Henri Lopes (Congolese politician)

Henri Lopes (born 12 September 1937)[1][2] is a Congolese writer, diplomat, and political figure. He was Prime Minister of Congo-Brazzaville from 1973 to 1975, and became the Congo-Brazzaville's Ambassador to France in 1998.[2]

Henri Lopes
Henri Lopes.jpg
Prime Minister of Congo-Brazzaville
In office
28 July 1973 – 18 December 1975
PresidentMarien Ngouabi
Preceded byAlfred Raoul (1969)
Succeeded byLouis Sylvain Goma
Personal details
Born (1937-09-12) 12 September 1937 (age 85)
Léopoldville, Belgian Congo
(now Kinshasa, Congo-Kinshasa)
Political partyCongolese Party of Labour
Alma materSorbonne

Political and diplomatic careerEdit

Lopes was born across the Congo River in Leopoldville (now Kinshasa), the capital of the Belgian Congo (now the Democratic Republic of the Congo).[1][2] He received his primary education in Brazzaville and Bangui, then went to France in 1949 for his secondary and higher education. While there, he was a member of the Executive Committee of the Federation of Black African Students and was President of the Association of Congolese Students from 1957 to 1965. Returning to Congo in 1965, he was a history professor at the Ecole normale supérieure d'Afrique Centrale in Brazzaville from 1965 to 1966, then Director-General of Education from 1966 to 1968.[2]

Under President Marien Ngouabi, Lopes was Minister of National Education from January 1969[3] until becoming Minister of Foreign Affairs in December 1971.[4] He was included on the five-member Political Bureau of the Congolese Labour Party (PCT) in December 1972.[5] Subsequently, he was Prime Minister from 1973 to 1975.[6] He visited China in early 1975, but could not meet with Chairman Mao Zedong because Mao was ill.[7] Lopes and his government resigned following a meeting of the PCT Central Committee in December 1975, and Louis Sylvain Goma was appointed to replace him.[8]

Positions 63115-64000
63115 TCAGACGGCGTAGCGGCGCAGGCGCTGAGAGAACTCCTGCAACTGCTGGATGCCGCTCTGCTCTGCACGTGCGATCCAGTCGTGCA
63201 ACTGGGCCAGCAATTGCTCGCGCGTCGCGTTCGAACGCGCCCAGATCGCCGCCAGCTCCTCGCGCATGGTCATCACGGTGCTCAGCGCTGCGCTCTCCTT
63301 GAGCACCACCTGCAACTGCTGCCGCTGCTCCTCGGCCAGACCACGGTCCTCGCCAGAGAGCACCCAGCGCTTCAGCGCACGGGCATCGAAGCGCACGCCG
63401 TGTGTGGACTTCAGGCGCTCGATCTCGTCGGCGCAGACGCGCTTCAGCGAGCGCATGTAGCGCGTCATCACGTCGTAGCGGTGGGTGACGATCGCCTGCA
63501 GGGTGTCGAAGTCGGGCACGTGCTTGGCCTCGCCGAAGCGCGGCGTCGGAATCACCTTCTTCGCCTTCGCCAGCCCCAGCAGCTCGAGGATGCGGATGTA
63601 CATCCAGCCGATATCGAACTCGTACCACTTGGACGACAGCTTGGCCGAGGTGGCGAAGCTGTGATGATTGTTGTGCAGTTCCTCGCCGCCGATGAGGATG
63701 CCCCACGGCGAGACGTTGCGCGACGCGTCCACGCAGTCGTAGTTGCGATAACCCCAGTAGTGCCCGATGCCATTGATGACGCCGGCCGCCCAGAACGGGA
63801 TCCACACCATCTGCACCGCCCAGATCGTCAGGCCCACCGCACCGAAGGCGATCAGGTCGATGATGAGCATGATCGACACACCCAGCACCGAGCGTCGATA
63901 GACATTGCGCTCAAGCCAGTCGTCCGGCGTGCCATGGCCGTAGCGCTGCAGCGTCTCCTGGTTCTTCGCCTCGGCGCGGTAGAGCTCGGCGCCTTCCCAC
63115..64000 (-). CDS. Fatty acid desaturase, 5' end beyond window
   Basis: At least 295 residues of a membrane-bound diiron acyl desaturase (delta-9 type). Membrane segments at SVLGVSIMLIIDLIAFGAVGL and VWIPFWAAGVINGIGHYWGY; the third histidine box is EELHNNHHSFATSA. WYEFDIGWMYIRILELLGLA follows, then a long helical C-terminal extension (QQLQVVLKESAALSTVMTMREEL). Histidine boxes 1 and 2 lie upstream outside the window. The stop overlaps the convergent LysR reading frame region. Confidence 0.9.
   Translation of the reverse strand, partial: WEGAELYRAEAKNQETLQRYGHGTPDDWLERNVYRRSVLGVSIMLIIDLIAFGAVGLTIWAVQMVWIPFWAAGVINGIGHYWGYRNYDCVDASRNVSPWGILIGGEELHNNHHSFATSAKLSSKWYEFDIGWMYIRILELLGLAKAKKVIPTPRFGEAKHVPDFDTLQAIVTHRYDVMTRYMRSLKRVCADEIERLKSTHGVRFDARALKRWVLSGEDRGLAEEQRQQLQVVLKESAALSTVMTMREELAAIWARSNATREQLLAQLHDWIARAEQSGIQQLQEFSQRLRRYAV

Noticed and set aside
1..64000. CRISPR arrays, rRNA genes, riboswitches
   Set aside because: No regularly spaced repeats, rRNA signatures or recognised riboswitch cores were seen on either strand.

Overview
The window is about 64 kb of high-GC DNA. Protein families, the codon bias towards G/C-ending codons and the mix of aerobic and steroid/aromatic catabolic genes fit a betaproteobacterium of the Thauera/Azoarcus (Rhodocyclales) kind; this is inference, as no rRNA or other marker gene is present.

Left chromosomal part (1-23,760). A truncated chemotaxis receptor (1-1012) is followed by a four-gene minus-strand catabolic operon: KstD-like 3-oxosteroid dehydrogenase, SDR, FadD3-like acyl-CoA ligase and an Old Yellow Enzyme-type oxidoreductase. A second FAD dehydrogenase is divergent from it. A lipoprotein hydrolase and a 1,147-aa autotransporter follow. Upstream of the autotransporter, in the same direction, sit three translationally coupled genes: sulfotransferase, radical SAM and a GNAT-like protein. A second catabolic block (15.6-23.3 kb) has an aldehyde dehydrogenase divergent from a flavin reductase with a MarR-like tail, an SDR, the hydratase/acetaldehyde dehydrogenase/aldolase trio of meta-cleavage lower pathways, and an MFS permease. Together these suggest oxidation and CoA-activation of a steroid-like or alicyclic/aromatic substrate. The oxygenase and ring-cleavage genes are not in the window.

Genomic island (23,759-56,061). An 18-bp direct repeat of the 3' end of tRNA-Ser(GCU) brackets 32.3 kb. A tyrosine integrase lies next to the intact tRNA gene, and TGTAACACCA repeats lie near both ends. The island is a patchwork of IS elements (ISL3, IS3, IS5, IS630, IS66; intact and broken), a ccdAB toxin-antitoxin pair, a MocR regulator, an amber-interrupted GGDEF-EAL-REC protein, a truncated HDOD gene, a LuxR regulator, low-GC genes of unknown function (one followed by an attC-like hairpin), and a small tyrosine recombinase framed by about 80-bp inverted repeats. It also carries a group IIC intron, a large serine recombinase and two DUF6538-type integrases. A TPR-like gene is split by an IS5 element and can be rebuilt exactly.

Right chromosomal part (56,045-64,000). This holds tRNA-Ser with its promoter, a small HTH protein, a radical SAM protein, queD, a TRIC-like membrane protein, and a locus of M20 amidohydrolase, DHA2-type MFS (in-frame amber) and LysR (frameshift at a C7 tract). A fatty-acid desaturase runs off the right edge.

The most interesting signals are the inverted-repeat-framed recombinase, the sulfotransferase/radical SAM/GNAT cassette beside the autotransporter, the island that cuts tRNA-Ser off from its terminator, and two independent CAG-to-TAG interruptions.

After working as political director of Etumba from 1975 to 1977,[6] Lopes was reappointed to the government as minister of finance on 5 April 1977;[9] he served in that position until Justin Lekoundzou was appointed to replace him in December 1980.[10] Subsequently, he worked at UNESCO as Assistant Director-General for Culture and Deputy Director-General for Africa from 1981 to 1998.[6]

On 26 October 1998, Lopes presented his credentials as Congo-Brazzaville's Ambassador to France;[11] while posted in Paris, he was additionally accredited as Ambassador to the United Kingdom, Portugal, Spain, and the Vatican City.[6]

In 2002, Lopes was a candidate for the post of Secretary-General of the international organization La Francophonie, but he withdrew his candidacy under pressure on the night before the vote, which was held on 20 October 2002 and resulted in the unanimous election of Senegal's Abdou Diouf.[12]

In mid-2015, it was reported that Lopes planned to retire from his post as Ambassador to France, which he did later that year.[13]

As a writerEdit

In addition to his distinguished political and diplomatic career, Lopes has earned distinction as a literary author. Perhaps his most acclaimed work is the satirical novel Le Pleurer-rire ("The Laughing Cry", 1982). Other works include the short-story collection Tribaliques ("Tribaliks," 1971), as well as the novels La Nouvelle romance (1975) and Sans tam-tam (1977). His most recent novel, Le Méridional (2015), has been praised as "a fine portrayal of the life of an African long residing in France, narrated by a writer whose life bears some resemblances to Lopes's own".[14]

Tribaliques received the Grand Prix Littéraire de l'afrique noire in 1972,[15] and in 1993 Lopes received the Grand prix de la francophonie of the Académie française for his entire body of work.

In November 2015, he delivered the keynote address at the 22nd International African Writers' Day Conference, organized by the Pan African Writers' Association (PAWA) on the theme "Celebrating the life and works of Chinua Achebe; the coming of age of African Literature?", in Accra, Ghana.[16] During the conference Lopes received the award of Honorary Membership of PAWA, alongside other honorees who included the late Kwame Nkrumah, Emeritus Professor Ekwueme Michael Thelwell, Dr Margaret Busby, James Currey, Professor Jophus Anamuah-Mensah, Dr Joyce Rosalind Aryee and others.[17]